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ENTERTAINMENT NOTES Performances, appearances and releases ENTERTAINMENT NOTES Performances, appearances and releases
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Joel Derfner's 'Life' story
by Scott C. Morgan, Windy City Times

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The program biography for Joel Derfner—the composer of the musical Signs of Life, now on at the Biograph Theater—practically screams out to any LGBT publication: "Interview ME!" Of particular interest, it notes that he once worked as a go-go boy and is also the author of such books like Gay Haiku (2005), Swish: My Quest to Become the Gayest Person Ever (2008) and the just-released Lawfully Wedded Husband: How my Gay Marriage Will Save the American Family.

SEE BELOW for Taylor Mac item.

"I think of myself as a composer and I think of writing books as my day job, which is a horrible day job to have because it's only slightly more stable than being a composer," said Derfner in a telephone interview Sept. 19, the official release date for his book.

Derfner is also the composer of the musical Blood Drive (co-written with Tony Award-winnner Rachel Sheinkin) and he's on the faculty of the Graduate Musical Theater Writing Program at New York University. But one high-profile credit missing in Derfner's biography is his participation in the Sundance Channel reality TV series Girls Who Like Boys Who Like Boys, which featured Derfner's Iowa marriage to his partner at the conclusion of its first season in 2010.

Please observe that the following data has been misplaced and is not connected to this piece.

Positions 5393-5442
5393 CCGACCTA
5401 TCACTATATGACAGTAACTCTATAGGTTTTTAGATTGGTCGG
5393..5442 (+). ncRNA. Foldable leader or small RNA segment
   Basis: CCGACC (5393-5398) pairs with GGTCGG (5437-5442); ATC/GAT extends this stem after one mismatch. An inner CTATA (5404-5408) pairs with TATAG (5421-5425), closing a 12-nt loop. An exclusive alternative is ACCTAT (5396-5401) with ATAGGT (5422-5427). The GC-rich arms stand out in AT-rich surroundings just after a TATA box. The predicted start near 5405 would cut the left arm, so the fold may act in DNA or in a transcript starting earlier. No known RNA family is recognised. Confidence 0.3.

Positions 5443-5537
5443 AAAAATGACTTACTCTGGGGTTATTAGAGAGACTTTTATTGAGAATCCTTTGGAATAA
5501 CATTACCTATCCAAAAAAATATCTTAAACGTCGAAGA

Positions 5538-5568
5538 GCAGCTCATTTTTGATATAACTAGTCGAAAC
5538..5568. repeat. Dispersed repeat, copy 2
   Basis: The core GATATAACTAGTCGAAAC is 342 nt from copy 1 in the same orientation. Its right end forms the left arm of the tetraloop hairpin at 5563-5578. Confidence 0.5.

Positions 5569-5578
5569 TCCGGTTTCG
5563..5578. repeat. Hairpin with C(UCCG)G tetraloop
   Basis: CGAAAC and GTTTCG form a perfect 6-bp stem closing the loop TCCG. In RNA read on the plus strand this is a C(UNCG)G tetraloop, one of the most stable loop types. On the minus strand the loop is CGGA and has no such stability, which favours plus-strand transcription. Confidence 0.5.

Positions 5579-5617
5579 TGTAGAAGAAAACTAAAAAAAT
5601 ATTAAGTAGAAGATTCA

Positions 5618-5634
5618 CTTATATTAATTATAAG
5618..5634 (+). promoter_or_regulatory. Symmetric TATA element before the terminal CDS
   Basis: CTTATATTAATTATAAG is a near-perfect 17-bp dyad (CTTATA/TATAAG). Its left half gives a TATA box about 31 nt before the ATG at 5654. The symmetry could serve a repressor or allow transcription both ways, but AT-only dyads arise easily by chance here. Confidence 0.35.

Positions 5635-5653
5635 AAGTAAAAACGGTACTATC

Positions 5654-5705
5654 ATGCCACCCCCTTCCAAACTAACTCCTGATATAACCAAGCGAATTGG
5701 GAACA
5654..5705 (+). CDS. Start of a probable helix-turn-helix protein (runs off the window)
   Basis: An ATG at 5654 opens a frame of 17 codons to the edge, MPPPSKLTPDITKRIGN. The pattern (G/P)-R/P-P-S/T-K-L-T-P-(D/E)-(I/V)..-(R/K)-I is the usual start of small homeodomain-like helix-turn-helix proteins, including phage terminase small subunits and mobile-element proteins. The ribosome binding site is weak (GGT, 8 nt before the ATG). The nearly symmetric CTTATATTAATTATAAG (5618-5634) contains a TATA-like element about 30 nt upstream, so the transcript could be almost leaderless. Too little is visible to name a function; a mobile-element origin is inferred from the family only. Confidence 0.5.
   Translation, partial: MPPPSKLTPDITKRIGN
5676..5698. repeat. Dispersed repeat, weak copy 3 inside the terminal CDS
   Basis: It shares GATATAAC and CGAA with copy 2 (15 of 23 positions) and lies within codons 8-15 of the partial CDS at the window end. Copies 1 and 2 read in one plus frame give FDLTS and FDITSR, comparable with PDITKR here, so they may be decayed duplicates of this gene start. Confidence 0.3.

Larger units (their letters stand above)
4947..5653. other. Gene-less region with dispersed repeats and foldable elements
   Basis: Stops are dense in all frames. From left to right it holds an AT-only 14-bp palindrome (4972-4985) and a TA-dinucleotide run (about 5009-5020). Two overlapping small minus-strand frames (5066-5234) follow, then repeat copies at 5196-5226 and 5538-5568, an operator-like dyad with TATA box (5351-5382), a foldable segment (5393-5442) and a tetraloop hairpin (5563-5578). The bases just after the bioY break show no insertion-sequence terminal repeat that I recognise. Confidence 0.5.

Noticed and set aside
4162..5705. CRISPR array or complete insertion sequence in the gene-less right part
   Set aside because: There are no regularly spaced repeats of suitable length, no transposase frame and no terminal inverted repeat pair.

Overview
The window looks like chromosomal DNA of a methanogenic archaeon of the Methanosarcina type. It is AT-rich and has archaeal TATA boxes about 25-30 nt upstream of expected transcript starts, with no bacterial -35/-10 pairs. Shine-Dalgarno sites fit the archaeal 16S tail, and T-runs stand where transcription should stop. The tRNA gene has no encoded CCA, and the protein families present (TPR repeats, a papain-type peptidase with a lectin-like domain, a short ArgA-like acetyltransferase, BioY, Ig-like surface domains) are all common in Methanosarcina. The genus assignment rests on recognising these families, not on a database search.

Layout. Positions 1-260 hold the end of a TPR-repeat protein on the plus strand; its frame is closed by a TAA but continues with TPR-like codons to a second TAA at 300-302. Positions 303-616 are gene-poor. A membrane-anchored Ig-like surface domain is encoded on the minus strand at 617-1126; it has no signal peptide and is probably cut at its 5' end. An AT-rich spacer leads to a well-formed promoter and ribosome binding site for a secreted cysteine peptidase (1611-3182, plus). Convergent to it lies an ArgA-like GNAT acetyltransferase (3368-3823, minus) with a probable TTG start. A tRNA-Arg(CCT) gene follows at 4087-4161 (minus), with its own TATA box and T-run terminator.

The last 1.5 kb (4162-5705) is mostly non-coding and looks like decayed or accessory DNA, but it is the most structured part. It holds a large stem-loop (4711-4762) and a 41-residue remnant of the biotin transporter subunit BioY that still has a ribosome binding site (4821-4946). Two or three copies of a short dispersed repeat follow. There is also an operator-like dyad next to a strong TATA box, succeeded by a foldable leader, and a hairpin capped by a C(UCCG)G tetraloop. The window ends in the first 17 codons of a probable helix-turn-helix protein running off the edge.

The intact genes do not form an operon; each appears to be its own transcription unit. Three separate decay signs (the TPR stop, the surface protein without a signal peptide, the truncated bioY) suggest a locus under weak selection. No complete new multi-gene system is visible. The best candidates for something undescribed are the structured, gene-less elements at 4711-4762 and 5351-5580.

"While I didn't end up in the red for it, it was not the experience I hoped it would be," Derfner said, noting that his book candidly touches on his reality TV experience since he never signed a non-disclosure agreement. "I was on it with my friend Sarah [Rose], who is also an author, and we were both hoping it would spur interest in our books, but it seems not to have done that. I guess the people who watched [our show] and people who read are two non-intersecting sets of the Venn diagram."

Derfner's career as a composer is getting an extra boost with the Chicago premiere of Signs of Life, which focuses on the artists who were prisoners at the concentration camp Terezin (also known as the Theresienstadt ghetto). The city was set up by the Nazis during World War II as a propaganda ruse largely to fool the visiting Red Cross and other Western powers questioning their treatment of Jews and other persecuted minorities.

"Bizarrely, Terezin became a cultural capital of Europe because the Nazis sent all these artists and intellectuals and all the musicians there," Derfner said, noting that works created there by Jewish artists like Hans Krasa's children's musical Brundibar and Viktor Ullmann's opera The Emperor of Atlantis (part of Chicago Opera Theater's 2013-14 season) are still performed today.

Derfner became involved with the musical Signs of Life because its commissioner, Virginia Cristle, originally approached composer Lucy Simon (The Secret Garden) to write it. She in turn prodded Derfner to take it on. While Derfner admits he signed on initially just for the commission check, he says he and his collaborators playwright Peter Ullian and lyricist Len Schiff soon became really close and fell in love with the piece.

"At the beginning of every production, I always say to the actors these characters don't know that they're in the Holocaust. These characters are just in a terrible situation and they're doing the best they can," Derfner said about Signs of Life, which was previously presented outside of Seattle and off-Broadway in New York.